Researcher He Jiankui (R) at the Direct Genomics lab in Shenzhen, Guangdong Province, China, 2016. Photo: Visual China Group via Getty Images/Visual China Group via Getty Images

A court in China sentenced researcher He Jiankui to three years in prison and fined him 3 million yuan (nearly $430,000) for "illegally carrying out the human embryo gene-editing intended for reproduction," the state-run Xinhua reported Monday.

Why it matters: The Chinese scientist's claim in November last year that the world’s first genetically edited babies had been born from embryos he modified using the gene-editing tool known as CRISPR raised ethical concerns.

  • MIT Technology Review revealed further ethical and practical oversight issues in He's research. He also claimed to be involved in the birth of a third gene-edited baby following the twin girls' birth.

The big picture: The court in south China's Shenzhen city gave two other people, Zhang Renli and Qin Jinzhou, "lesser sentences and fines," AP reports.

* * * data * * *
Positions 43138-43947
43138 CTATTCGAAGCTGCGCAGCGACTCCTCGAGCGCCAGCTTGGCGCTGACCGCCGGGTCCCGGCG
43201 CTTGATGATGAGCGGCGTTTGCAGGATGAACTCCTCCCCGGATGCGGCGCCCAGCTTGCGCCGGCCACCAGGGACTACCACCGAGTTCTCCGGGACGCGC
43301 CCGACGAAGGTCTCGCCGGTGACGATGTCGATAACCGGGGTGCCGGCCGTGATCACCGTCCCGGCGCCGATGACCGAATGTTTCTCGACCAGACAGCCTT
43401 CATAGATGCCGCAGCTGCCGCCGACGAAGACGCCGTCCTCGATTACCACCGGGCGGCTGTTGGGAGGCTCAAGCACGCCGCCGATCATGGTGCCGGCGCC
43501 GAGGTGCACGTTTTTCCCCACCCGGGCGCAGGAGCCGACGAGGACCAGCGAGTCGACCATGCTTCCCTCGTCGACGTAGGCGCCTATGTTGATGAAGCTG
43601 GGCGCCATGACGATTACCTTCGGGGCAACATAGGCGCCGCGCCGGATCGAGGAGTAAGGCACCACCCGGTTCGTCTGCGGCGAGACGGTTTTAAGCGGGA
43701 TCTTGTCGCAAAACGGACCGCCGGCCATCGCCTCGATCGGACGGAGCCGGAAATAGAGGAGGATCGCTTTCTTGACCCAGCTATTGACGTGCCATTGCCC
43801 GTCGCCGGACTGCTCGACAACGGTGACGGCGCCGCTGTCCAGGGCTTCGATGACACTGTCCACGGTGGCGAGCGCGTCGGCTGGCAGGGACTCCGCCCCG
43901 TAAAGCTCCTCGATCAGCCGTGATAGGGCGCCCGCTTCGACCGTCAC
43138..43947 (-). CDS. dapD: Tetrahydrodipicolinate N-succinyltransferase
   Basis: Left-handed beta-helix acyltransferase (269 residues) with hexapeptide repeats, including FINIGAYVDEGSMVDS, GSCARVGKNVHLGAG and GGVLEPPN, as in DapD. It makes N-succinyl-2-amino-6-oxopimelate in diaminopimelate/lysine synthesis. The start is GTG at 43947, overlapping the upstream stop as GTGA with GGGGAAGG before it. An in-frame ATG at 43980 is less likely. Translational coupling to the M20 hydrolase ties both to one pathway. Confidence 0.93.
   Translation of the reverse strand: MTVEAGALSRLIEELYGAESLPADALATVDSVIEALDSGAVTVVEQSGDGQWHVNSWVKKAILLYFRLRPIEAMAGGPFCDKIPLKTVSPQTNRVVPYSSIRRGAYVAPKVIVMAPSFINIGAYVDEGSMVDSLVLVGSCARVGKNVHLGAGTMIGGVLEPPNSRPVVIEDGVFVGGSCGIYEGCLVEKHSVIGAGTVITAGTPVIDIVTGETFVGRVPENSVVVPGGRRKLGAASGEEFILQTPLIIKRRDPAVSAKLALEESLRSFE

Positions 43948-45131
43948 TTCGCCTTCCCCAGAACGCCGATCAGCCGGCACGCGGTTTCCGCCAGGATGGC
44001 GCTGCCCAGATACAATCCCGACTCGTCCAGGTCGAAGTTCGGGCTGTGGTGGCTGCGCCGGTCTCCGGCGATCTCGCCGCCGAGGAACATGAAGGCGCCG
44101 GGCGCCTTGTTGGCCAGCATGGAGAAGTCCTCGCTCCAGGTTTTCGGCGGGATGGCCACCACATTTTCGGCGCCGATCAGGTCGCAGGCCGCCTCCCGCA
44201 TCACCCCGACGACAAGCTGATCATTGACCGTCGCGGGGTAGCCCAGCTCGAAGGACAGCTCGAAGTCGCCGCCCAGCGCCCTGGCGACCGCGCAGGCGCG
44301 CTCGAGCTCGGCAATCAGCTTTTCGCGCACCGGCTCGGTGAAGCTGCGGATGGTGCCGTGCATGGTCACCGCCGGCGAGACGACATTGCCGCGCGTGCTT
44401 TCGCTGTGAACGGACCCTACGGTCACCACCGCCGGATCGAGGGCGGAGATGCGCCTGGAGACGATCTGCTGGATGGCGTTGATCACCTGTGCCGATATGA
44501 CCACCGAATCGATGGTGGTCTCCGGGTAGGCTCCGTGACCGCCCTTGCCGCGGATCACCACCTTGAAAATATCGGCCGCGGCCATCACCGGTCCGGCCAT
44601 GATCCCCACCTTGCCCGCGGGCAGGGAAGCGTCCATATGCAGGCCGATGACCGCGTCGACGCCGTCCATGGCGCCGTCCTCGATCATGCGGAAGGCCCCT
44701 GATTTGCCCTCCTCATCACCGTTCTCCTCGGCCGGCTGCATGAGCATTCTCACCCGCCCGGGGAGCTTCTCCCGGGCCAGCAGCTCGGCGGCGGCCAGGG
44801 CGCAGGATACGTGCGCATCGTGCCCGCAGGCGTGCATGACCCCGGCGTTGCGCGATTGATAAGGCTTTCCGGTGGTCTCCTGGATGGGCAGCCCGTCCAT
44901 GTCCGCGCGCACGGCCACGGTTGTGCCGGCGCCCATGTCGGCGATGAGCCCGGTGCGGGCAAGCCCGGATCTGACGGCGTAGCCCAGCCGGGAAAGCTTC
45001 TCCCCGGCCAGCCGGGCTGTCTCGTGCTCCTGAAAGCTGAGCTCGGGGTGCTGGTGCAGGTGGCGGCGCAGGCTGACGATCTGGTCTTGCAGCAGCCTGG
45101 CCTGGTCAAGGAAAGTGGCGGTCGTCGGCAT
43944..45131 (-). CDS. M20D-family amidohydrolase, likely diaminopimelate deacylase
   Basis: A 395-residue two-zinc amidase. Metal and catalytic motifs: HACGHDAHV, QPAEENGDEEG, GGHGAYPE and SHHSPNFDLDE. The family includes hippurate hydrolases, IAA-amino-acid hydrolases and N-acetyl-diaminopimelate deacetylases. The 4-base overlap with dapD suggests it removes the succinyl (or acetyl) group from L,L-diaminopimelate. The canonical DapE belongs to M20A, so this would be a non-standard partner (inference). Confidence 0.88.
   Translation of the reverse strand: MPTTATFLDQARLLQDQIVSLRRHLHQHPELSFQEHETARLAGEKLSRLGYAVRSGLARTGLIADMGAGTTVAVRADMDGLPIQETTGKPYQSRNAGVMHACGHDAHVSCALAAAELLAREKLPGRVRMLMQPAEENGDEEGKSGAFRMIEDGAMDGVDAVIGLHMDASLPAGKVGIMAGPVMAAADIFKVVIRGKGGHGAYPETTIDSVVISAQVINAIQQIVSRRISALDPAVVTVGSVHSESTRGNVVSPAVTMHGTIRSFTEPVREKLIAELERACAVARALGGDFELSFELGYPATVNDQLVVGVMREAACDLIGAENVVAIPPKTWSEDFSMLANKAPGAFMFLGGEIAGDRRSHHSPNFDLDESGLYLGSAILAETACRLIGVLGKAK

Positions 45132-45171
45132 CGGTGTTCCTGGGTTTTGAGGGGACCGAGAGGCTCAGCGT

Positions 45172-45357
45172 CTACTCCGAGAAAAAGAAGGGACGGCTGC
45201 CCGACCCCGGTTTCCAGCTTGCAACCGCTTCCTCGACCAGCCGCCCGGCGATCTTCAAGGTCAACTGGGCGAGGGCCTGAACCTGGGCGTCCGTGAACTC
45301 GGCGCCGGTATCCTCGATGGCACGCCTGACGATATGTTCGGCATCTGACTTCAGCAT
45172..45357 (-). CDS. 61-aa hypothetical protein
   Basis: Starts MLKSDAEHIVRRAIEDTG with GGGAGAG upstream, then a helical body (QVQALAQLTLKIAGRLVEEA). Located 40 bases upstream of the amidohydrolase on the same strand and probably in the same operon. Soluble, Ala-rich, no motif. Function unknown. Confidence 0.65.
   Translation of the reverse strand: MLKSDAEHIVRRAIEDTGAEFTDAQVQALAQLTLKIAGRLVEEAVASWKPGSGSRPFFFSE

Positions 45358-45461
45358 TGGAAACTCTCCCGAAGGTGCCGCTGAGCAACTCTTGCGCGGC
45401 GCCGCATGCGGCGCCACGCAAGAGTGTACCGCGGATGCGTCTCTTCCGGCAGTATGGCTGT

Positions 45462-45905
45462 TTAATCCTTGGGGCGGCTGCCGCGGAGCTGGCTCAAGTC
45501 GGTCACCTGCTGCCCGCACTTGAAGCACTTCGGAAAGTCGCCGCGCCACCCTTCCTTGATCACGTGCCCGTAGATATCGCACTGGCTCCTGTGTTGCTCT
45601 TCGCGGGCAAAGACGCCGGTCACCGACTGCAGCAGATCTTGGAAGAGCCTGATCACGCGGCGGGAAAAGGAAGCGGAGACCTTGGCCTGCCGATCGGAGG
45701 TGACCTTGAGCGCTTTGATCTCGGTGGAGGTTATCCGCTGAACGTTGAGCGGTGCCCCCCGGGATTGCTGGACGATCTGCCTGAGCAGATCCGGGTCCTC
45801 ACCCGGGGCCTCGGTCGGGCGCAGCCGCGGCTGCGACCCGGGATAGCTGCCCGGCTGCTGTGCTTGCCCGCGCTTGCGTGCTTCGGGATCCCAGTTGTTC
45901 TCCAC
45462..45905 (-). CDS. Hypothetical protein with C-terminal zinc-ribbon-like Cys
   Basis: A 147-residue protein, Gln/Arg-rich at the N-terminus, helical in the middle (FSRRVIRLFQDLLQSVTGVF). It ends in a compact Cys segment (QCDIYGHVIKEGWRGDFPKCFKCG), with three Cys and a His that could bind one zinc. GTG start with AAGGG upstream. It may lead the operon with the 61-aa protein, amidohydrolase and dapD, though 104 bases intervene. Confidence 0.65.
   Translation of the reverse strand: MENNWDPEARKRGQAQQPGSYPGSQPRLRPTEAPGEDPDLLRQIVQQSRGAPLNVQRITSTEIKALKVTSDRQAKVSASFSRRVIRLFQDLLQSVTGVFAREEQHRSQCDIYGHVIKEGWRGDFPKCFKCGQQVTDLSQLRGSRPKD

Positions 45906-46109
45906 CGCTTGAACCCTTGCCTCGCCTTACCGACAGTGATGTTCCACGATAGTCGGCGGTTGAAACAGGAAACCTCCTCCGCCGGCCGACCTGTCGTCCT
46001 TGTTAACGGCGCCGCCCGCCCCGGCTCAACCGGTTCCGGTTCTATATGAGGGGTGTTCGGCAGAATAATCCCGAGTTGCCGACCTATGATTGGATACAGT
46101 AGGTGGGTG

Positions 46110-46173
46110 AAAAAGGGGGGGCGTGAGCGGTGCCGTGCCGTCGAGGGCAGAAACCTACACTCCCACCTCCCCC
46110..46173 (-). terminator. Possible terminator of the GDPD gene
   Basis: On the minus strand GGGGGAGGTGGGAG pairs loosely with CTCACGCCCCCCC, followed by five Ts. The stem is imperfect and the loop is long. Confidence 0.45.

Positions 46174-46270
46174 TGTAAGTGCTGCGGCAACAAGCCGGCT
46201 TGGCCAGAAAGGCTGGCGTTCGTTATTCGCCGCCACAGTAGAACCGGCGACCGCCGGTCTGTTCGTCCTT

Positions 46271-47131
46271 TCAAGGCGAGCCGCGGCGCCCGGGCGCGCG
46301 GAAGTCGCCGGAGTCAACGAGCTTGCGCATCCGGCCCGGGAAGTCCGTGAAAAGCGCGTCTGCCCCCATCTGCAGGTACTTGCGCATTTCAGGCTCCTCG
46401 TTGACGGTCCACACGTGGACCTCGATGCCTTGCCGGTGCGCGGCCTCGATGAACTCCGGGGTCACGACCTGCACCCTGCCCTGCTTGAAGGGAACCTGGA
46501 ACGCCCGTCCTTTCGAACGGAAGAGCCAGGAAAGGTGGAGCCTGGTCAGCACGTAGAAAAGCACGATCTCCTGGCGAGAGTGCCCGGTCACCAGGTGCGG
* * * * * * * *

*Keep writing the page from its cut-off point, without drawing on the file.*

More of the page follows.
• Zhang was imprisoned for two years and ordered to pay a 1 million yuan fine, and Qin was fined 500,000 yuan and given an 18-month sentence, "but with a two-year reprieve," per AP.

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The Washington Redskins announced Monday that the NFL team plans to change its name.

Why it matters: It brings an end to decades of debate around the name — considered by many to be racist toward Native Americans. The change was jumpstarted by nationwide protests against systemic racism in the U.S. this summer.

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